If this is true, then for all of us who live by faith in Jesus, there shall be no issue that keeps us from sharing this feast and living together in community and doing God’s restorative work of love in the world. There shall be vigorous discussion about every moral issue, even passionate disagreement, but we shall come together to the table before, and return after. Differing worship approaches and ministry directions and theological interpretations, as important as they are to us as individuals, are set aside when we hear this invitation: “Come to this table, not to express an opinion, but to seek God’s presence and pray for his Spirit” (Covenant Book of Worship).

What is to be radically different in the church from the world is the order of things, that we submit everything having to do with our individuality to Christ, and to one another. We, though we be many, are one people in the Lord. I miss that hymn from the Red Covenant Hymnal of 1973:

“We are one in the Spirit, we are one in the Lord, We are one in the Spirit, we are one in the Lord, and we pray that all unity may one day be restored. And they’ll know we are Christians by our love, by our love, yes, they’ll know we are Christians by our love

We will walk with each other hand in hand, and we will work with each other side by side, because it is the Christ of God and the Spirit of God who makes us one people.

So will we do this, really? Even though we share different political views about the second amendment, and immigration and health care reform, can we look into each other’s eyes and say, “This is the body of Christ, for you”? Even though we feel at odds with each other about many theological issues flowing out of scripture, will we still stand side by side because together we love Jesus who wants us to feed someone who is hungry? Is what we share enough?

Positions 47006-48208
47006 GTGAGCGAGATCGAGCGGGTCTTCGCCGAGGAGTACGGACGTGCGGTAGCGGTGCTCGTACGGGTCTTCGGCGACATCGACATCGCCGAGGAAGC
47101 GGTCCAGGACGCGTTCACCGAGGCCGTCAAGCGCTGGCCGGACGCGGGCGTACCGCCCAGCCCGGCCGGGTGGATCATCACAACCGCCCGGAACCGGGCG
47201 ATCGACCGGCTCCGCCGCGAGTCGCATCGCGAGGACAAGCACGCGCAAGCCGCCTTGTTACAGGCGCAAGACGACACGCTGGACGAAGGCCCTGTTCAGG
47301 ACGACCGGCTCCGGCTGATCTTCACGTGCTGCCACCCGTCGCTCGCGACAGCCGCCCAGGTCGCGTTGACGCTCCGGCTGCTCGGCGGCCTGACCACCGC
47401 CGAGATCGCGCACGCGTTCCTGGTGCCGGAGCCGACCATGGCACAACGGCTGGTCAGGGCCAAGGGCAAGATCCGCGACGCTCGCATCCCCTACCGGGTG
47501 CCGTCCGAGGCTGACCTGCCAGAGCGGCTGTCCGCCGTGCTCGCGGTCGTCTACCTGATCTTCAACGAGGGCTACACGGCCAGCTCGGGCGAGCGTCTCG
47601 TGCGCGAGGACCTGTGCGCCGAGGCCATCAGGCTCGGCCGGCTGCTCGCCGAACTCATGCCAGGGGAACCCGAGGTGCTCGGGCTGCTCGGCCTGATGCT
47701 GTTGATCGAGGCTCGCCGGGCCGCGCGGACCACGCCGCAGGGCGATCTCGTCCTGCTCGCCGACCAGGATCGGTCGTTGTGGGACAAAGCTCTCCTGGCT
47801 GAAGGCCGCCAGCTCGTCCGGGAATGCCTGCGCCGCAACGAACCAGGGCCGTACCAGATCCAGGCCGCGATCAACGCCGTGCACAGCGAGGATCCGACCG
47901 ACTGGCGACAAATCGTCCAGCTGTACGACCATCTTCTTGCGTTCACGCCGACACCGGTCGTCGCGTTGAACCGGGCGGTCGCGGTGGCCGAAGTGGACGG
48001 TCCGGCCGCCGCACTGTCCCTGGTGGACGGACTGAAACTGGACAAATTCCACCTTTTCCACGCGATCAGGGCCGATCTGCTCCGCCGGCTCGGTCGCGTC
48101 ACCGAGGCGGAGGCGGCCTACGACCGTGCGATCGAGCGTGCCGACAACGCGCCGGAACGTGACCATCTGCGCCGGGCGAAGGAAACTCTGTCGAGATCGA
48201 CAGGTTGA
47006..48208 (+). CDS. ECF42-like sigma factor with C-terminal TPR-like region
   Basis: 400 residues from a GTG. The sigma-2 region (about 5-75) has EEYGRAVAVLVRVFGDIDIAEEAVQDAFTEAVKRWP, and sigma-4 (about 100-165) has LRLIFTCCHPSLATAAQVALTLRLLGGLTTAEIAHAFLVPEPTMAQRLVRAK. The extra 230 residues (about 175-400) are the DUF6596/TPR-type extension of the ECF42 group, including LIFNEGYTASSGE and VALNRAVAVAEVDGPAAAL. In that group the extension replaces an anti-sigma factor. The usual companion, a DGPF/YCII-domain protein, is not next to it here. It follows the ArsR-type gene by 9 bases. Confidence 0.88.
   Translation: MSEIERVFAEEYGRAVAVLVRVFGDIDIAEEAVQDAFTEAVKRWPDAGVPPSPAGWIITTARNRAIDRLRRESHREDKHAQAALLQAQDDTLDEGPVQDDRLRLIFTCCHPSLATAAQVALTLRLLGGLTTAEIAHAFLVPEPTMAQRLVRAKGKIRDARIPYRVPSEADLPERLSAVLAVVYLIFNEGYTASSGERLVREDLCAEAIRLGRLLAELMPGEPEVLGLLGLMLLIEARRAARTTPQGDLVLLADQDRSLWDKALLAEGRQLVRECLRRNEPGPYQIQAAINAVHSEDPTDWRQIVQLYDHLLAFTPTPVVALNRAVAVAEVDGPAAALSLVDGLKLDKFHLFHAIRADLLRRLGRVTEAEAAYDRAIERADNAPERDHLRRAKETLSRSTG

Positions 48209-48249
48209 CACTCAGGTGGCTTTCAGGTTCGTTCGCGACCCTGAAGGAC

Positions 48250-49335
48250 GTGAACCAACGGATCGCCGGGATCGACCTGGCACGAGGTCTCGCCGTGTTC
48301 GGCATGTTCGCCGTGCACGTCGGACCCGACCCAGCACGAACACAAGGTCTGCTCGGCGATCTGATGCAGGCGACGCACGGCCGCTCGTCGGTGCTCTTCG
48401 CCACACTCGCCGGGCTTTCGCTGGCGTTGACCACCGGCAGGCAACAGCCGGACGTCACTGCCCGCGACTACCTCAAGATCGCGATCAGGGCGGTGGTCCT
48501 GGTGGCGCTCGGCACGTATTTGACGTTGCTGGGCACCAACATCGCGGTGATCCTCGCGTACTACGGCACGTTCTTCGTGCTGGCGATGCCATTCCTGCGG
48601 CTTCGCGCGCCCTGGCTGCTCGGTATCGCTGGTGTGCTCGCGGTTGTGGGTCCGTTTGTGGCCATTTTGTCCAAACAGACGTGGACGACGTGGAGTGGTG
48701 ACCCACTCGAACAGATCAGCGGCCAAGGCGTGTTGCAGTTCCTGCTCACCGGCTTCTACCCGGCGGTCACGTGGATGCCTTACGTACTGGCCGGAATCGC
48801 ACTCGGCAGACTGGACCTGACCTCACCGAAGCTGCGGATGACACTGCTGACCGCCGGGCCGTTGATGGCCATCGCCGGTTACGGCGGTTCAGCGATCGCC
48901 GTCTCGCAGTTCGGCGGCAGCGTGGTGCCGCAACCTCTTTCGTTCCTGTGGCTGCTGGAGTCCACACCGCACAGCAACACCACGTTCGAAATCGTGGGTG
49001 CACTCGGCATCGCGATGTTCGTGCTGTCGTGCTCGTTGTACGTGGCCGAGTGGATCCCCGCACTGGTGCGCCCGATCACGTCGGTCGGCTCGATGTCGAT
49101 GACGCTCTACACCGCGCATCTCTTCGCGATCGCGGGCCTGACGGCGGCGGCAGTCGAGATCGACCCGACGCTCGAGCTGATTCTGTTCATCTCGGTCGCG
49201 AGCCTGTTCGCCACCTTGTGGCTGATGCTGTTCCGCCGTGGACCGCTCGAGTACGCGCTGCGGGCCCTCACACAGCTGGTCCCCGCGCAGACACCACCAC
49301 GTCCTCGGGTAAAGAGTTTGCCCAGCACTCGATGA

If our differences lead us to become divided, it is because we have lost Christ at our center. For this reason I imagine that the risen Christ is still praying with passion and longing for his church.

This has always been a particular challenge for our Covenant Church. We have gathered from our beginning around this word from the psalmist: “I am a companion of all who fear you, of those who keep your precepts” (Psalm 119:63). We are a church that has found membership in the church to be about new life in Christ, and baptism into this new life with Christ. Out of that simple and clear reality we serve on boards together even if we interpret scripture together differently, we worship together even though we have a hard time understanding our different theological viewpoints. We share the good news in our neighborhood and the world because we embody the reality of God’s grace in Jesus, who with the Holy Spirit makes us one people. We come from many cultures and every imaginable Christian tradition under the sun, and from no tradition at all. But there is one essential thing we share in common: Love for Jesus Christ, faith believing he has saved us from our sins. This is what we share, and it is enough for us!

Found among the remains of a woman at her death in early nineteenth-century Ireland was her Bible, with a not tucked into the page of John 17. It read: “Read the prayer of Jesus, both its weight and wonder, and bow down under a sense of it, in the dust before God. You are one of Jesus’s redeemed people. You bear his glory! We together as one with him, now we can be one with each other. Hallelujah!”

Is what we share enough?

We come to this question again and again at the Lord’s Table. What we share, we see with our eyes, and taste with our mouths. This is grace and mercy, new life with God for broken people. The question remains, asked by the lingering Christ, and the watching world. May our answer be a stubborn and labored “YES!” That comes from the hard work of doing this love of Jesus in our community.

Peter Hawkinson